whole Ragged Edge Magazine site by clicking on “About Us” at the bottom of the page.
Behavioral Outcomes of Deinstitutionalization for People with Intellectual Disabilities: A
Review of Studies Conducted Between 1980 and 1999. Policy Research Brief, 10(1).
Minneapolis: University of Minnesota, Institute on Community Integration
Get an online version of the Policy Research Brief contained in the Quality of Life Outcomes
in the Community section.
BEYOND THE AP STYLEBOOK: Language and Usage Guide for Reporters and Editors
Provides a style guide for journalists.
Capstones Summer 2003 Issue
This is a link to the Summer 2003 issue of Capstones, the newsletter of The Council on
Quality and Leadership.
Center for an Accessible Society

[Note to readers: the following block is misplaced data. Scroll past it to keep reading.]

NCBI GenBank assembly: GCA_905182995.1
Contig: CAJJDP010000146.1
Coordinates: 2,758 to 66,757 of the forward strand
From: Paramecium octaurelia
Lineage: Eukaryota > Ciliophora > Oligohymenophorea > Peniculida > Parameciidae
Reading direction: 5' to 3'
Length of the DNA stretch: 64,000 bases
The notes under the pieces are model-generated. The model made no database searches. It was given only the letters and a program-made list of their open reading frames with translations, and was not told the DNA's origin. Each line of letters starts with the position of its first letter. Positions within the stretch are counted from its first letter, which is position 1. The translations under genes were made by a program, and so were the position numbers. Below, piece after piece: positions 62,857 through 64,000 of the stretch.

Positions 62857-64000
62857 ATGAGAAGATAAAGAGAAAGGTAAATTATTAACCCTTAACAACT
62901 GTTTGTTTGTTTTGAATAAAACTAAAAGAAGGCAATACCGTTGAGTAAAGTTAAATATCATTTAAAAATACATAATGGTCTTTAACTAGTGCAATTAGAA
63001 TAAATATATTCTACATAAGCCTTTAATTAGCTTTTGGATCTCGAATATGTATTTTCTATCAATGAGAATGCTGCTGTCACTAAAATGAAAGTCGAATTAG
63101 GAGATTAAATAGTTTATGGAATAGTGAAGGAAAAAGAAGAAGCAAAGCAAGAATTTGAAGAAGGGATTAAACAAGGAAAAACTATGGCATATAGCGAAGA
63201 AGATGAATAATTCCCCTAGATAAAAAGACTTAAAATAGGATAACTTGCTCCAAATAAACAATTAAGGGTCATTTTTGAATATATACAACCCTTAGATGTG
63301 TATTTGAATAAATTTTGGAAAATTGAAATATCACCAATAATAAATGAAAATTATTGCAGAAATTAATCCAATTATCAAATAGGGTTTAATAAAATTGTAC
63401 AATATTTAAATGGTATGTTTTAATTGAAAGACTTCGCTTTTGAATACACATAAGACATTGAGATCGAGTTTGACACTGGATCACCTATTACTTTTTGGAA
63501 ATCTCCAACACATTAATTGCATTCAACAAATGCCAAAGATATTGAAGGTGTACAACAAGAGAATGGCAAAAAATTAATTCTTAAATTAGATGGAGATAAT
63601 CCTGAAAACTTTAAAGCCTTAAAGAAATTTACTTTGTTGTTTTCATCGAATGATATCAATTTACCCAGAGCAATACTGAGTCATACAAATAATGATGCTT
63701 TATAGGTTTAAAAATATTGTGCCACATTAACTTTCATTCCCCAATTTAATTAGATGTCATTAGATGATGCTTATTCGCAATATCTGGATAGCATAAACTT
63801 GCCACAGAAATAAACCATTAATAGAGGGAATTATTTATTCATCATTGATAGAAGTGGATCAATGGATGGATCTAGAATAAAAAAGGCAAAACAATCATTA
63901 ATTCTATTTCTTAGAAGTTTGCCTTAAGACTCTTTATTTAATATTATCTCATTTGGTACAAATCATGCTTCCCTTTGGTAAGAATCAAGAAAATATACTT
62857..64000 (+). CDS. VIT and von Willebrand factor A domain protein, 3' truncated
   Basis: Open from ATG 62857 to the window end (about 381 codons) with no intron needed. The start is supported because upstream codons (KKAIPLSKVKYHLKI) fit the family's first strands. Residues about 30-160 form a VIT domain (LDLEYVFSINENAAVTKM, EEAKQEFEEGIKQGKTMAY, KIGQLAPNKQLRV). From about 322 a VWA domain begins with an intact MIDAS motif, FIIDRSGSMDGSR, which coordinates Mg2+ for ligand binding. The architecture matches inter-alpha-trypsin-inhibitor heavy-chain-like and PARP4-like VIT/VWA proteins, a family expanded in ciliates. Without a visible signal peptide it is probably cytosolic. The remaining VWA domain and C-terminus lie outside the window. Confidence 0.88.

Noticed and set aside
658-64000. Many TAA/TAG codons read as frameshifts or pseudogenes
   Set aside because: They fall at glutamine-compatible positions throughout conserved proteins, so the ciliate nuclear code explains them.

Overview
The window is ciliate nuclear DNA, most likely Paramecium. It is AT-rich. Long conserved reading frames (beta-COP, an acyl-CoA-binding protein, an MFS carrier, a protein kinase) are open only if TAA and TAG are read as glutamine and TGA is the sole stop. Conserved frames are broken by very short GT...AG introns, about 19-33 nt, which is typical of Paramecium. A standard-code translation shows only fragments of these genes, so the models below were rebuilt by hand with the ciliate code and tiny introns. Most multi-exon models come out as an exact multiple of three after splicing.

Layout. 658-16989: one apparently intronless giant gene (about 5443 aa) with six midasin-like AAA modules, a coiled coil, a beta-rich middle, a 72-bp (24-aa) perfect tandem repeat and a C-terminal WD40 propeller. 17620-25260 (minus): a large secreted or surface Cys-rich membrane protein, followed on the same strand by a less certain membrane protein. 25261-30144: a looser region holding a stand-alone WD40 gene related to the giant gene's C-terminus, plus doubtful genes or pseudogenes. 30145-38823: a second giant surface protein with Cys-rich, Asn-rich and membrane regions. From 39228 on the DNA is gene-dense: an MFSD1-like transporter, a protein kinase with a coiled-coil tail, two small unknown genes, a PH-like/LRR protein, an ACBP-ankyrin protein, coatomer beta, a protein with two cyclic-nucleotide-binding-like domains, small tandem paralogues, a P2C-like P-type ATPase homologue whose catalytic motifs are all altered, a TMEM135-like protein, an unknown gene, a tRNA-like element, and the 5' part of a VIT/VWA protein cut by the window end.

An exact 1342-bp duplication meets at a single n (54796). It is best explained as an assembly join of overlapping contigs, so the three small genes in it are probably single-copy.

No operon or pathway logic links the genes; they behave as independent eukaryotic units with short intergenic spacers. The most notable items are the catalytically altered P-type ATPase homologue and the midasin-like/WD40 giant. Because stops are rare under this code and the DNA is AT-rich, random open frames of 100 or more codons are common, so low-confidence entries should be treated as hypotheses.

Want to know about the ADA, census data on disabilities, and many other disability issues?
This site will answer most of your questions.
Center for Health Care Strategies (CHCS)
Since 1995, the Center for Health Care Strategies (CHCS) has strived to continuously
improve the quality of health and health related services for beneficiaries of our nation's
health coverage safety net--Medicaid and the State Children's Health Insurance Program.
This page lists and discusses some of their Olmstead work.
Center for the Study and Advancement of Disability Policy (CSADP)
Web site of The Center for the Study and Advancement of Disability Policy (CSADP).
CSADP provides public education, leadership development and training, technical assistance
and information dissemination, and conducts action-research and analysis of public policy
issues affecting individuals with disabilities and their families.
The Center on Human Policy
Web site of the Center on Human Policy.
Centers for Medicare & Medicaid Services
This is the CMS web site for the Intermediate Care Facility for People with Mental
Retardation Program (ICF/MR).